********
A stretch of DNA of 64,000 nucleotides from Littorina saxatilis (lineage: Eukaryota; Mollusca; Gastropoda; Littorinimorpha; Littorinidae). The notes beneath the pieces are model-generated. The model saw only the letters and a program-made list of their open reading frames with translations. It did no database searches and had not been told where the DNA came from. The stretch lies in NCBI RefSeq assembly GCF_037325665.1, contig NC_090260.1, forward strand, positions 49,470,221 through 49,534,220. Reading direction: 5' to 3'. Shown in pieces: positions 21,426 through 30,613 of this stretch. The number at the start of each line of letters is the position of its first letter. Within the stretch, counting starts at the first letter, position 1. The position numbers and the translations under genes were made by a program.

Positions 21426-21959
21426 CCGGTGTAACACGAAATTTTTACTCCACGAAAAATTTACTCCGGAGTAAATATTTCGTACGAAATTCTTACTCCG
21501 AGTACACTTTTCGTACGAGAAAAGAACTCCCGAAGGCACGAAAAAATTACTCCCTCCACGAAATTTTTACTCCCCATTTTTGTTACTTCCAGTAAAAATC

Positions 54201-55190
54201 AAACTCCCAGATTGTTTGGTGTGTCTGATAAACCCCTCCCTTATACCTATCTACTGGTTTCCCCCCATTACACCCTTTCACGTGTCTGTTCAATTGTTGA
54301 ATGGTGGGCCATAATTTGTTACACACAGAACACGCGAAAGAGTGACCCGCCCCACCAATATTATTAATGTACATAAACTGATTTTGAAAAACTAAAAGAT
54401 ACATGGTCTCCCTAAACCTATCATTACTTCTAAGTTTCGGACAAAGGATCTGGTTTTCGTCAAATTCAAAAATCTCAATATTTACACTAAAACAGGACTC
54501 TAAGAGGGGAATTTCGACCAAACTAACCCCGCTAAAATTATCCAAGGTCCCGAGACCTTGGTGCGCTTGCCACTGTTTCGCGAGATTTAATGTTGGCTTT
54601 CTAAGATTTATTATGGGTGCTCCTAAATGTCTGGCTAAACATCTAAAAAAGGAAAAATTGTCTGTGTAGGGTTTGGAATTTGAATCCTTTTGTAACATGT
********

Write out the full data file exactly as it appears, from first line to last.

A stretch of DNA of 64,000 nucleotides from Littorina saxatilis (lineage: Eukaryota; Mollusca; Gastropoda; Littorinimorpha; Littorinidae). The notes beneath the pieces are model-generated. The model saw only the letters and a program-made list of their open reading frames with translations. It did no database searches and had not been told where the DNA came from. The stretch lies in NCBI RefSeq assembly GCF_037325665.1, contig NC_090260.1, forward strand, positions 49,470,221 through 49,534,220. Reading direction: 5' to 3'. Shown in pieces: positions 21,426 through 30,613 of this stretch. The number at the start of each line of letters is the position of its first letter. Within the stretch, counting starts at the first letter, position 1. The position numbers and the translations under genes were made by a program.

Positions 21426-21959
21426 CCGGTGTAACACGAAATTTTTACTCCACGAAAAATTTACTCCGGAGTAAATATTTCGTACGAAATTCTTACTCCG
21501 AGTACACTTTTCGTACGAGAAAAGAACTCCCGAAGGCACGAAAAAATTACTCCCTCCACGAAATTTTTACTCCCCATTTTTGTTACTTCCAGTAAAAATC

Positions 54201-55190
54201 AAACTCCCAGATTGTTTGGTGTGTCTGATAAACCCCTCCCTTATACCTATCTACTGGTTTCCCCCCATTACACCCTTTCACGTGTCTGTTCAATTGTTGA
54301 ATGGTGGGCCATAATTTGTTACACACAGAACACGCGAAAGAGTGACCCGCCCCACCAATATTATTAATGTACATAAACTGATTTTGAAAAACTAAAAGAT
54401 ACATGGTCTCCCTAAACCTATCATTACTTCTAAGTTTCGGACAAAGGATCTGGTTTTCGTCAAATTCAAAAATCTCAATATTTACACTAAAACAGGACTC
54501 TAAGAGGGGAATTTCGACCAAACTAACCCCGCTAAAATTATCCAAGGTCCCGAGACCTTGGTGCGCTTGCCACTGTTTCGCGAGATTTAATGTTGGCTTT
54601 CTAAGATTTATTATGGGTGCTCCTAAATGTCTGGCTAAACATCTAAAAAAGGAAAAATTGTCTGTGTAGGGTTTGGAATTTGAATCCTTTTGTAACATGT